I've poked around a little, but I only get the definition of clock speed if I google it. How does the software determine the current clock speed of the CPU? Is there a specific instruction for it?

EDIT it seems that this question already has an answer, I just didn't look deep enough.

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Brendan On Best Solutions

As far as I know; for all existing CPUs, a CPU's instantaneous clock speed can't be measured.

The closest you can get (depending on which CPU it is) is to find the average clock speed over a very short period of time. For example, for modern 80x86 CPUs you could set up a performance monitoring counter to measure "unhalted (CPU) clock cycles" and then use the TSC (which runs at a "nominal" fixed frequency and has nothing to do with CPU cycles) to calculate "CPU cycles / time". Of course this involves an "accuracy vs. duration" compromise (a longer duration will be more accurate, and a very short duration will be less accurate).

The other problem is that the information will be obsolete before you can use it. For example, the CPU's speed can change immediately before determining the CPU speed, and can change again immediately after determining the CPU speed; and if you could know the exact CPU speed at one point in time (while measuring) the information would be worthless because it doesn't imply anything about any other point in time (while not measuring).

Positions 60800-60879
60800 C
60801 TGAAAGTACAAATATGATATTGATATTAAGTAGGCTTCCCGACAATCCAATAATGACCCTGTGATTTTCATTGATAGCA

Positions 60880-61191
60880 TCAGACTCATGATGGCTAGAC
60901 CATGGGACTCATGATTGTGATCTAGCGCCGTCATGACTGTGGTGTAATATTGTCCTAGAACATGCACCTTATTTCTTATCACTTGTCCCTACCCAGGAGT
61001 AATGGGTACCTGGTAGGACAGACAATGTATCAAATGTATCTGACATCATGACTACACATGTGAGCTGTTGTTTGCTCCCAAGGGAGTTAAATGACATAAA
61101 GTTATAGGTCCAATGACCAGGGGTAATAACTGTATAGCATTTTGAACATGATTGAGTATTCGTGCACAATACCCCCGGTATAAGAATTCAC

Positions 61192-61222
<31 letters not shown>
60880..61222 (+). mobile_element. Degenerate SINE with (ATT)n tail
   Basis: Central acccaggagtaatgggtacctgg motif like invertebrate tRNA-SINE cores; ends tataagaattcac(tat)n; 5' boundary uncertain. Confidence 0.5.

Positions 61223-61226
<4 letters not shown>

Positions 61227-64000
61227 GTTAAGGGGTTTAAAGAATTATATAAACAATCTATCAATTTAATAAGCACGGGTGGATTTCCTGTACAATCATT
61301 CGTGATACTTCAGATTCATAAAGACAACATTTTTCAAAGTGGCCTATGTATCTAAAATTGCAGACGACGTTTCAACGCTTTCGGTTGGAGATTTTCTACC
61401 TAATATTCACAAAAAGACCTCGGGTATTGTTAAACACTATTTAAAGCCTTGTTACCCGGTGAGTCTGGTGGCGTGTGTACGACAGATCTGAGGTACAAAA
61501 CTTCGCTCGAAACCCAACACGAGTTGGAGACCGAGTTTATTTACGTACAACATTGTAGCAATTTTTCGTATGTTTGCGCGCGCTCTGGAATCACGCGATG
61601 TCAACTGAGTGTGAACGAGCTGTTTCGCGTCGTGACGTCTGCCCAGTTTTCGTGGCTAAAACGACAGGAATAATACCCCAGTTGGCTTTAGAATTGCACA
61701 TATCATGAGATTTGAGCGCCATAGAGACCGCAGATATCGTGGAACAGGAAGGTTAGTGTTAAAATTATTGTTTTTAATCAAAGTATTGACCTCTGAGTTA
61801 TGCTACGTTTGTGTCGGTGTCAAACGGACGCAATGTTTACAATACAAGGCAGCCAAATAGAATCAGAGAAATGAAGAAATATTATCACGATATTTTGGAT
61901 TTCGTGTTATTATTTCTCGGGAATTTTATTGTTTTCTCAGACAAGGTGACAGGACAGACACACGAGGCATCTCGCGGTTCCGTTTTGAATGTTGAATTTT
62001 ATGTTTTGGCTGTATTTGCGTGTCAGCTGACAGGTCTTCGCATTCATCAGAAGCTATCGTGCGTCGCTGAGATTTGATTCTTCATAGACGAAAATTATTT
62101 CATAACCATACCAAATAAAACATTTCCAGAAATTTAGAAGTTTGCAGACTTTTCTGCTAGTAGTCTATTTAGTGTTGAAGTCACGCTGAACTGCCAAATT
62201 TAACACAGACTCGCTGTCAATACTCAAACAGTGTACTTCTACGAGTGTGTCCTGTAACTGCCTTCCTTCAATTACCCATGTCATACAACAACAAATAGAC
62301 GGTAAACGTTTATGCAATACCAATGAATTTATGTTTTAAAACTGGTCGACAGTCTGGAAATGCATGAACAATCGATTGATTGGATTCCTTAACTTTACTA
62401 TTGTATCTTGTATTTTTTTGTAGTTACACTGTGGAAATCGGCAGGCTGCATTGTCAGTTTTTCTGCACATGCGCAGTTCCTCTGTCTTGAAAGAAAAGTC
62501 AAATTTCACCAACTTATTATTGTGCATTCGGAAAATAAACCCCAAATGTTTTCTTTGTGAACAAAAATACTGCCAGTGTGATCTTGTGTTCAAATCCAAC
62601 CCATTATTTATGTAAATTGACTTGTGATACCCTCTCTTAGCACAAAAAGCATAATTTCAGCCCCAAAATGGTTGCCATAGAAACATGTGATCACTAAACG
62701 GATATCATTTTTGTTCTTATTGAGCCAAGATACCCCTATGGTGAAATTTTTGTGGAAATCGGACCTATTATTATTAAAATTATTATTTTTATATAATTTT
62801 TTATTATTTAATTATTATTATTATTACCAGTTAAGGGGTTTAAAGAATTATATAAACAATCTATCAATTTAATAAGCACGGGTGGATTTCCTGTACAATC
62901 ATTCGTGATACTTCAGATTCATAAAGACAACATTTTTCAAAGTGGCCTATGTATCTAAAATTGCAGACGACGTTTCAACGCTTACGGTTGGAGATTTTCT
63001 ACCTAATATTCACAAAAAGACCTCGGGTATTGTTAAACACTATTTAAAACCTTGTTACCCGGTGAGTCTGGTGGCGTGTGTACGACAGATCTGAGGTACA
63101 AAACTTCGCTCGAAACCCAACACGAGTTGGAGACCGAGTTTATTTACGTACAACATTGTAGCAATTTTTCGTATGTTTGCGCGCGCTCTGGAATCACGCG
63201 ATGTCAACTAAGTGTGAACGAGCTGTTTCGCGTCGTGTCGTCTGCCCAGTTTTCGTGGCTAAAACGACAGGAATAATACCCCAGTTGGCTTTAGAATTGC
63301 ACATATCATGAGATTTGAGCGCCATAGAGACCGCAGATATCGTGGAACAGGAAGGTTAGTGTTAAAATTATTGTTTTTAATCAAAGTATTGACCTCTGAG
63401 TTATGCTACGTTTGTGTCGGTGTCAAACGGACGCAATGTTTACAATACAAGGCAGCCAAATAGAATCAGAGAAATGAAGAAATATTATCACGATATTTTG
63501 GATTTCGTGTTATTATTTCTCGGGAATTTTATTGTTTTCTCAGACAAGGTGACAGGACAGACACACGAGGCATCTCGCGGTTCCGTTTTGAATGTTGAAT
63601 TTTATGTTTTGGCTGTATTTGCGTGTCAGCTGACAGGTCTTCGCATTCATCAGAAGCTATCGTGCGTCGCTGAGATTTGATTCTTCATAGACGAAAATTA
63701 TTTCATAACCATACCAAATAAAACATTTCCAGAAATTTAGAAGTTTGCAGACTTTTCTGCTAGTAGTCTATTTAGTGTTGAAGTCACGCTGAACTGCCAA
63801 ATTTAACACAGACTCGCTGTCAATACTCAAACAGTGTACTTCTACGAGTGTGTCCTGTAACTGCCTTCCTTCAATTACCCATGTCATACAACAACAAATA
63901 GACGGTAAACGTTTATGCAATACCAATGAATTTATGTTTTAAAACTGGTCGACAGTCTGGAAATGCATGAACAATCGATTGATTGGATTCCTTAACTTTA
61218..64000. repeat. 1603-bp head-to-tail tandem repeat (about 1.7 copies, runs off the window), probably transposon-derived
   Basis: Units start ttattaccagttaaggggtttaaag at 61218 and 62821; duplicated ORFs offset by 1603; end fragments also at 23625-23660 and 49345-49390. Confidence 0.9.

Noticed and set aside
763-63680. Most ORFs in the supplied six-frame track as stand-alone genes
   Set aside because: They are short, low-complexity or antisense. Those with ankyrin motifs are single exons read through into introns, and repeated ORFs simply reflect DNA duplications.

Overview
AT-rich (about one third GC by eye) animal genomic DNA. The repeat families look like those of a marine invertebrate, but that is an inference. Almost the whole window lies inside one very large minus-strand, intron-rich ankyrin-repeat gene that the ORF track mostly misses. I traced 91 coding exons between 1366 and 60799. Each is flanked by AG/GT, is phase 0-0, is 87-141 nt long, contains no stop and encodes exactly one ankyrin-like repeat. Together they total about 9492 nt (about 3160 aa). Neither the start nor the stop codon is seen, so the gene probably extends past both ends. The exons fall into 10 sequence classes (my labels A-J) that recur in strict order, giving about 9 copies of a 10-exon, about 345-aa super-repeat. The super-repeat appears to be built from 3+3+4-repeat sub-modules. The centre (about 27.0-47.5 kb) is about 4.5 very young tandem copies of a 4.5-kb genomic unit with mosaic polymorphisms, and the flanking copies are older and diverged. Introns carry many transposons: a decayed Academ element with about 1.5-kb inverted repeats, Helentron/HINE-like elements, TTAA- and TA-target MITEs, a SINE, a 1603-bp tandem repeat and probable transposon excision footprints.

To guard against this what you really want is log of CPU speed changes (e.g. when CPU speed changes, add an entry to the log containing a timestamp and the new speed) so that you can use the log to determine what the CPU speed was at any point in time in the past. For some cases this may be possible (e.g. if software changes CPU speed itself, or if the local APIC is configured to generate a "thermal monitor IRQ", then software can add relevant entries to the log). Sadly, for other cases ("turbo-boost") it's not possible (software isn't notified of speed changes).

The other problem is that you're assuming a CPU has one clock speed. While this was true in the past, it's not really true anymore, and it's reasonable to expect that it will get "even less true" in the future. For example; modern 80x86 CPUs typically have one clock for general purpose instructions and a different clock for SIMD (e.g. AVX), where (when not using AVX instructions) the CPU can/will decrease the "AVX clock" to reduce power consumption (and then it'll take several thousand cycles to get the "AVX clock" back to full speed when you do start using AVX instructions). In theory, a CPU can be split into an arbitrary number of domains each with its own independent clock.

Of course there are also asynchronous CPU designs (see https://en.wikipedia.org/wiki/Asynchronous_circuit#Asynchronous_CPU ) that simply don't have a clock to start with.